83 (passed away Sep. 26th, 2008)
Jan. 26th, 1925
Shaker Heights, Ohio, USA
5' 9 1/2"
Paul Newman's Main TV Roles
Main Movie Roles
Guest TV Roles[none found]
Screen legend, superstar, and the man with the most famous blue eyes in movie history, Paul Newman was born in 1925 in Cleveland, Ohio, the son of a successful sporting goods store owner. He acted in grade school and high school plays and after being disharged from the navy in 1946 enrolled at Kenyon College. After graduation he spent a year at the Yale Drama School and then headed to New York, where he attended the famed New York Actors Studio. Classically handsome and with a super abundance of sex appeal, television parts came easily and, after his first Broadway appearance in "Picnic" (1953), he was offered a movie contract by Warner Brothers. His first film, The Silver Chalice (1954) was nearly his last. He considered his performance in this costume epic to be so bad that he took out a full-page ad in a trade paper apologizing for it to anyone who might have seen it. He fared much better in his next effort, Somebody Up There Likes Me (1956), in which he portrayed boxer Rocky Graziano (I) and drew raves from the critics for his briliant performance. He went on to become one of the top box office draws of the 1960s, starring in such superior films as The Hustler (1961), The Prize (1963), Hud (1963), Cool Hand Luke (1967) and Butch Cassidy and the Sundance Kid (1969). He also produced and directed many quality films, including Rachel, Rachel (1968) in which he directed wife Joanne Woodward (I) and which received an Oscar nomination for best picture. Nominated nine times for a best actor Oscar, he finally took one home for his performance as an aging pool shark in The Color of Money (1986). Though well into his 70s as the century drew to a close, Newman still commanded lead roles in films such as Message in a Bottle (1999). He lives with his wife in Westport, Connecticut. A caring and supremely generous man, he is the founder of "Newman's Own" a successful line of food products that has earned in excess of $100 million, every penny of which the philanthropic movie icon has donated to charity. Renowned for his sense of humor, in 1998 he quipped that he was a little embarrassed to see his salad dressing grossing more than his movies.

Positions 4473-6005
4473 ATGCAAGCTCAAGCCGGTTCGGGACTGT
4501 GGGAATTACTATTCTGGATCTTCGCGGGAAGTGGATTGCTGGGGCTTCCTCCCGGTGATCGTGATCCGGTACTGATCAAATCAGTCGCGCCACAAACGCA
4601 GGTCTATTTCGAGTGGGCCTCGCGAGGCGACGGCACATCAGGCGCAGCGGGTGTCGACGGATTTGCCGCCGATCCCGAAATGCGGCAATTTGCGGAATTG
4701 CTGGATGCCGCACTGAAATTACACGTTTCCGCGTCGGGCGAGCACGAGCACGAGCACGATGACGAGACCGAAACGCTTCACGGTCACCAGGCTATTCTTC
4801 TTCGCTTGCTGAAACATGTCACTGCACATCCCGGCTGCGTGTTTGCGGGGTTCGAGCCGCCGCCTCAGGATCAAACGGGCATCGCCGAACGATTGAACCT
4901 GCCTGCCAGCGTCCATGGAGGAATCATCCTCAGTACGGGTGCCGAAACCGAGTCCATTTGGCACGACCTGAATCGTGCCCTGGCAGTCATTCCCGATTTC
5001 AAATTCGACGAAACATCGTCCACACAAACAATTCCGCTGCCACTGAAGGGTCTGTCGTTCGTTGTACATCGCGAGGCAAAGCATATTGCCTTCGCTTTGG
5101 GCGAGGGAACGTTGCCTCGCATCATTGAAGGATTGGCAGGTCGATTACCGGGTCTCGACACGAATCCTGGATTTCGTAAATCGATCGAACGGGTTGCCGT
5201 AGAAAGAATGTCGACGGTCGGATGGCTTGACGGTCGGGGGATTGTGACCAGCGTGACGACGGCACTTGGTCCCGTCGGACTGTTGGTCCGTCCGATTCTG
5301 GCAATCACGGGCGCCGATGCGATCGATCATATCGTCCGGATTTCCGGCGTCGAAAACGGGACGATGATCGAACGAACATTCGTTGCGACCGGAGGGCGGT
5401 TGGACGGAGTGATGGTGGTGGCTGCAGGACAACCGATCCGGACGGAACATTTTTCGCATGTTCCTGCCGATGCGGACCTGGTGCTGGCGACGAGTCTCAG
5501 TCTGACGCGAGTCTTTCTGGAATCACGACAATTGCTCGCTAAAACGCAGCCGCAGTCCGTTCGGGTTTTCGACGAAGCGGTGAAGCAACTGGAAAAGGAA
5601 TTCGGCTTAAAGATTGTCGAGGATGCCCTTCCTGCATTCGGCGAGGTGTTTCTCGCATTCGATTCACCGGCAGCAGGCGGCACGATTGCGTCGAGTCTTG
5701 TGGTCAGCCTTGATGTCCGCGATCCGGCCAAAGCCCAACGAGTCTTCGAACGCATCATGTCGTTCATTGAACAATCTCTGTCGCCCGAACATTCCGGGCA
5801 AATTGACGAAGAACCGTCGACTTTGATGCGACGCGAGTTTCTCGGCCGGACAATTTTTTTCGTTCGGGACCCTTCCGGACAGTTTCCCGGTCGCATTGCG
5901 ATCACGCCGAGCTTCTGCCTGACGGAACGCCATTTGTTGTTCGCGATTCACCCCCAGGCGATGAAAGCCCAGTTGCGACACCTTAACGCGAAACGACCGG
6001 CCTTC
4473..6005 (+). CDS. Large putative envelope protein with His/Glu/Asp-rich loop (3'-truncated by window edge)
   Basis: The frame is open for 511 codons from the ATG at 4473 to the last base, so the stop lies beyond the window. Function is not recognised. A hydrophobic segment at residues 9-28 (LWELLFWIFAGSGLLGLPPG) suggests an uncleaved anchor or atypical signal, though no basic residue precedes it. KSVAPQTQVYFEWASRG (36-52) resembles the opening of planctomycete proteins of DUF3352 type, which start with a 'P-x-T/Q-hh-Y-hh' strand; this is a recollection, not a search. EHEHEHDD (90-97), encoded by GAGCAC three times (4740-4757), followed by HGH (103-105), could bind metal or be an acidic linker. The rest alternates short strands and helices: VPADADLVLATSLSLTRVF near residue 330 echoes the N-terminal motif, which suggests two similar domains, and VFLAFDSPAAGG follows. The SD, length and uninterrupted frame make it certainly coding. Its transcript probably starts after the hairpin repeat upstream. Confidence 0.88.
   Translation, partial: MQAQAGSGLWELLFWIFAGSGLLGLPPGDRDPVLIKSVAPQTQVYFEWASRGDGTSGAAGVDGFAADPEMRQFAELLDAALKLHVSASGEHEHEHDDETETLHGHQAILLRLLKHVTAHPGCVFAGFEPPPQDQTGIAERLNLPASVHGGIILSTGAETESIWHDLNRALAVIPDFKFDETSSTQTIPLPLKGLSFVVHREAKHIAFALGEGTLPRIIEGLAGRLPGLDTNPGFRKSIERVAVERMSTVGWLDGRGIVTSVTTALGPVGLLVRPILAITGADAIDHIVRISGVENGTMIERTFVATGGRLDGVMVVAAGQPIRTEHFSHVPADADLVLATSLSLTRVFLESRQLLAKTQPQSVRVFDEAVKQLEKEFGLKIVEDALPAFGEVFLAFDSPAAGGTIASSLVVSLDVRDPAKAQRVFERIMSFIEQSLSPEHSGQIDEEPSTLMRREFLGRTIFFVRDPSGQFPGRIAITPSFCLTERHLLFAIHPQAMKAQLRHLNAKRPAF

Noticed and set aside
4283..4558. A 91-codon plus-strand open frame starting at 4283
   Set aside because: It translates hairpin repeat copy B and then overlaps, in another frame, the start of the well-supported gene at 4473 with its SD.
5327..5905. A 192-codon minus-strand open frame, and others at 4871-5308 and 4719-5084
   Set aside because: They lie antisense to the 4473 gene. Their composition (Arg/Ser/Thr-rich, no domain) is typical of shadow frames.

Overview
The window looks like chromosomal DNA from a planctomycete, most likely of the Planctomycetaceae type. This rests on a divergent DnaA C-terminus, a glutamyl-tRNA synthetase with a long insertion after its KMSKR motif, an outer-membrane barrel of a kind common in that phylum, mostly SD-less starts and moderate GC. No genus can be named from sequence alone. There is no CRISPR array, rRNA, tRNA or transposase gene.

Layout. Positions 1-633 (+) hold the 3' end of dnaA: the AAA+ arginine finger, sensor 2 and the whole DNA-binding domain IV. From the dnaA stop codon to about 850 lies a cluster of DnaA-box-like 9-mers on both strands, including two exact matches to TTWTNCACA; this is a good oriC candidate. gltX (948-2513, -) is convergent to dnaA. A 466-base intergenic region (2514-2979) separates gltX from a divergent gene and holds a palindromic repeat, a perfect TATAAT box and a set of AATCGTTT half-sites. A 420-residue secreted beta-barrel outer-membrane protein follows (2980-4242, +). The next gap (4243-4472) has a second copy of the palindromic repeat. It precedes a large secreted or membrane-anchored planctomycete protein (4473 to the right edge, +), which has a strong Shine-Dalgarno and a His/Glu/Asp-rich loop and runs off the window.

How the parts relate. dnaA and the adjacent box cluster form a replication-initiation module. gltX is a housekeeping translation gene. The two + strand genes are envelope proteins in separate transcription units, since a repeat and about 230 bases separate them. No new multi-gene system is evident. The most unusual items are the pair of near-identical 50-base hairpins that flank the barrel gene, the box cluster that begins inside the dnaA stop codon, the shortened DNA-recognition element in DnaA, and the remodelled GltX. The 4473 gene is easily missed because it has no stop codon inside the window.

- Once, when he was handing out punch at a Westport charity event, a dowager asked him to stir her drink with his finger. "I'd be glad to," Newman replied, "but I just took it out of a cyanide bottle.".
- Prior to filming _The Hustler (1961)_ (qv) , Newman lacked talent at playing pool. But after brushing up on it for the role, he felt very confident in his ability. So he bet co-star 'Jackie Gleason (I)' (qv) $50 on a game of pool. Being the excellent pool player he was, Gleason beat Newman. Instead of paying him in dollar bills, Newman dumped $50 worth of pennies on the table for Gleason to take.
- He was voted the 13th Greatest Movie Star of all time by Entertainment Weekly.
- Turned down the role of Harry Callahan in _Dirty Harry (1971)_ (qv) because he thought the screenplay was too right-wing, and recommended 'Clint Eastwood' (qv) for the part instead.
- He and 'Frank Sinatra' (qv) are the only actors to win an Actor Academy Award, an Humanitarian Academy Award and a Special Honorary Academy Award. Sinatra won the Best Supporting Actor Award (1953), Humanitarian Award (1970) and a Special Award (1945, Best Short Subject _The House I Live In (1945)_ (qv)). Newman won the Best Actor Award (1986), the Humanitarian Award (1993) and a Special Award (1985, Lifetime Achievement Award).
- Has said he did not want his epitaph to say two things: "Here lies Paul Newman, who died a failure because his eyes turned brown" and "Here lies the old man who wasn't a part of his time." -1960's.
- Said that he burned his tuxedo on his 75th birthday because he is through with formality.
- During the 1950s and 1960s he was a close friend of fellow Democrat and civil rights activist 'Charlton Heston' (qv). Later, in 1983, after Heston's political beliefs had moved to the Right, both actors took opposing sides in a television debate on President 'Ronald Reagan (I)' (qv)'s Star Wars defense missile program. Heston, much better briefed and prepared than Newman, was judged to have won the debate easily. Some years later, when Newman learned that Heston was supposed to introduce him at an awards ceremony, Newman insisted that his one-time friend be replaced by the liberal 'Donald Sutherland (I)' (qv).